One in three girls reports that she has been hurt in some way, shape, or form in a relationship.
Juniors and seniors at Lee County High School sat down with Fox 31 News to discuss when texting can become stalking. "If he's not okay with who I'm with or if he tries to tell me who to be friends with and things like that. It's too much" says Kelsey Rogers. Others echo her same sentiments. "If you text me every day repetitively and you keep texting me and not getting the point, even after I've asked you to stop, that's too much" says Hunter Dawson.
Students we spoke to say relationships can be a slippery slope to navigate - especially at the beginning. "Sometimes the girl thinks 'He really cares about me cause he cares what I'm doing every second of the day'." says Kelsey Rogers. Ashley Archer says an obsession can start without the girl noticing and by the time she does - it's a problem. "I think when it starts, it's very minimal and you like it your like 'Oh he cares about me' and as y'all become more comfortable with one another he realizes that you're not stopping him so he does it more and more and more" says Archer.
Silke Deeley with the Liberty House says teenagers have to understand the beginning stages of a control problem. "In the beginning is when that whole issue of control starts to happen. I don't want girls to look at that as being 'cute' or that 'he loves me because he's doing these things'. It's not about that. It's about wanting to control someone" says Deeley.
When asked how they would handle a text messaging stalker or social media stalker all of the students said they would tell their parents and get them to intervene. They also said they would feel comfortable telling a school counselor or a teacher within the school. However their stories changed when we asked about helping a friend in a stalking situation.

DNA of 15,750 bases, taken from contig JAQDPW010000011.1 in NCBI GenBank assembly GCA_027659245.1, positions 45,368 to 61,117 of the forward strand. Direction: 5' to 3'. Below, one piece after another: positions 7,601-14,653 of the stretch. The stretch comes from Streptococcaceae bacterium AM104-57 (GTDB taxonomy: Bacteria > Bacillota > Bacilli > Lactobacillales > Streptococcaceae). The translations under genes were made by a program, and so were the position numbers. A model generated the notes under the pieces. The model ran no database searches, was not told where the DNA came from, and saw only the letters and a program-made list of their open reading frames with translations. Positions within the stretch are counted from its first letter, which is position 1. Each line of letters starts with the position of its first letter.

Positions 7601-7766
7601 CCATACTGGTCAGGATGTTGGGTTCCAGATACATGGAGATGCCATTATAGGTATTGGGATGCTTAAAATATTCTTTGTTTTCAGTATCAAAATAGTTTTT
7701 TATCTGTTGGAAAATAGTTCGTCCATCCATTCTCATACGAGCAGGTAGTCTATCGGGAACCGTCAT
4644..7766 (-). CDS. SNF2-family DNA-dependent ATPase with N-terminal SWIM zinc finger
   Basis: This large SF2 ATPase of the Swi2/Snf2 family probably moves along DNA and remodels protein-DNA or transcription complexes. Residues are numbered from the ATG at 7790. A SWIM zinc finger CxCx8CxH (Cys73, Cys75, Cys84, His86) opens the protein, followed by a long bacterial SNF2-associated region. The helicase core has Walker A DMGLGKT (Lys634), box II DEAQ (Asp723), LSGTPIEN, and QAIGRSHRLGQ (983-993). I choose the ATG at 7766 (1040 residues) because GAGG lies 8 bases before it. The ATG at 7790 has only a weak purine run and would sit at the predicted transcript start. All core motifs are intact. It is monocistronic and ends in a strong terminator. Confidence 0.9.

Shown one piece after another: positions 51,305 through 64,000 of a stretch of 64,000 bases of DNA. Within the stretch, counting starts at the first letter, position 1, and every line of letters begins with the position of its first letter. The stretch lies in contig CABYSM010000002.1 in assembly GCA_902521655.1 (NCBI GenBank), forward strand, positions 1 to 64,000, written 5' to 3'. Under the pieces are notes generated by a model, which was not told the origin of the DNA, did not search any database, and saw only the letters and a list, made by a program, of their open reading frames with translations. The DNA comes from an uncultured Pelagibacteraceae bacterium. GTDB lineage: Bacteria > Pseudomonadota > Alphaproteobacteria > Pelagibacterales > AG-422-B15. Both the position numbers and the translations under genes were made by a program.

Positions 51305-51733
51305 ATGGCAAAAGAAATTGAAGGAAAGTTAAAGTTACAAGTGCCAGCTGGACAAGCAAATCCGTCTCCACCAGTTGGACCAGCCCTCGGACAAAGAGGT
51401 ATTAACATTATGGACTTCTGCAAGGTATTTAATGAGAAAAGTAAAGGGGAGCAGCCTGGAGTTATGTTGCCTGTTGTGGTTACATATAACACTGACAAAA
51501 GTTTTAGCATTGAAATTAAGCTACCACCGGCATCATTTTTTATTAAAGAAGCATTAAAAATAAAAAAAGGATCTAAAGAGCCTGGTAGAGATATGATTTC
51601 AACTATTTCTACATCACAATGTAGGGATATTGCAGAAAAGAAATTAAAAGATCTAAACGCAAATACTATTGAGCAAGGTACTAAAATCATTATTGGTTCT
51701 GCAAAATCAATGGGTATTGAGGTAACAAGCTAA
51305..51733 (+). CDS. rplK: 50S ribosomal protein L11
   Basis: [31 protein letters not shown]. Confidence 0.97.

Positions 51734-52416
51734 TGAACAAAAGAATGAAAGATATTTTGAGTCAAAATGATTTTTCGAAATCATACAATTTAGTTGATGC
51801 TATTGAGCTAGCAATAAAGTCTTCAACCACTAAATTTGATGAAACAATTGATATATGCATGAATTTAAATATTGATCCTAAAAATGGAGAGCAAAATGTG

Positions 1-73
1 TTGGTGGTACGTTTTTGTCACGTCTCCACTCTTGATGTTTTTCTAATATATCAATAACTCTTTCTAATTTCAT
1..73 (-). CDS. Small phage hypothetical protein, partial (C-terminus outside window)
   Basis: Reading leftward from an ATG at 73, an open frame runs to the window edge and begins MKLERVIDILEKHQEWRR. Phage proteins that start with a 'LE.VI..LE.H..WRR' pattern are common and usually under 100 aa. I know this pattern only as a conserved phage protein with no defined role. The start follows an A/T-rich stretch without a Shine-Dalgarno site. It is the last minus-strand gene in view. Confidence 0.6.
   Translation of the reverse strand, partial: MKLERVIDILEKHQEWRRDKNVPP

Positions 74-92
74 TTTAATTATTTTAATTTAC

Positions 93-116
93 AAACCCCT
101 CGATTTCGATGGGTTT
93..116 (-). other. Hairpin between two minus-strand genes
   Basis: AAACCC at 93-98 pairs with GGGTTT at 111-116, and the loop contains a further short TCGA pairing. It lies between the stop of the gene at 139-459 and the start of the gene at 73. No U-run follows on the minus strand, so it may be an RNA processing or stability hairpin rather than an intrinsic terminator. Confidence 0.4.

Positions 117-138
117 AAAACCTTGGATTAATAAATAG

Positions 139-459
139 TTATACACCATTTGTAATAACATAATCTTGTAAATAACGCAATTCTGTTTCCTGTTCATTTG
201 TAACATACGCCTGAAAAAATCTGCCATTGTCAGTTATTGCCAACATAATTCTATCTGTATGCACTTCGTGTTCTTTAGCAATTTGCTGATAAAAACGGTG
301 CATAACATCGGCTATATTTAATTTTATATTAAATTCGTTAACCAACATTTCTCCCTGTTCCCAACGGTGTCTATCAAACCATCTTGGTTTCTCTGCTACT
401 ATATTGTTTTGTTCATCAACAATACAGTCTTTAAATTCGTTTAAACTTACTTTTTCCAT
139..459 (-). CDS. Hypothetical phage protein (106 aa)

One student says she's seen it before and felt conflicted over what to do. "I didn't step in you know because it's not my business. But it did hurt to see a friend going through that and her being in love with the guy". Lizzie Doyle says she would be apprehensive about confronting the guy for fear of losing contact with the friend. "If I'm like 'Hey dude, you need to back off', that he would prevent her from seeing me even more and I don't want that to happen" she says.
Deeley says manipulation is all a part of teen dating violence, but there's another way to look at the situation to see if you want to intervene. "Think of it in terms of saving someone from dying. Because the final end result is the possibility that your friend could die. Now think what are you doing to prevent that?" questions Deeley.
All of the male students Fox 31 spoke with said they would get involved if it was one of their friends. Hugh Slaton says some guys just don't know proper etiquette when it comes to social media. "I had to tell a friend to chill out and get to know her a little bit more in person. 'Don't comment on all of her Facebook pictures, don't like all of her statuses, and stuff like that' " says Slaton.
Senior Nathan Allen says anyone intervening in a teenage dating violence situation has to be careful they aren't physically attacked as well and he proposed potentially talking to a male friend if he noticed stalking. "You'd have to first tell them what they're doing wrong and what the problem is. Then you would have to go on and give them an outline as to what a healthy relationship looks like. If that doesn't work â" you tell someone who is capable of handling it, cause teenagers aren't" says Allen.
Deeley says parents, educators, and community members have to start educating kids early on what a healthy relationship looks like so teenagers are able to discern later on. "We need to start saying, if you're feeling at all uncomfortable, then something is wrong. However that's not always easy because some people grow up in a dysfunctional house and that is their norm" says Deeley.
The Liberty House has resources available for anyone interested in learning more about Teen Dating Violence, Cyber stalking, etc. For more information call 229-439-7094.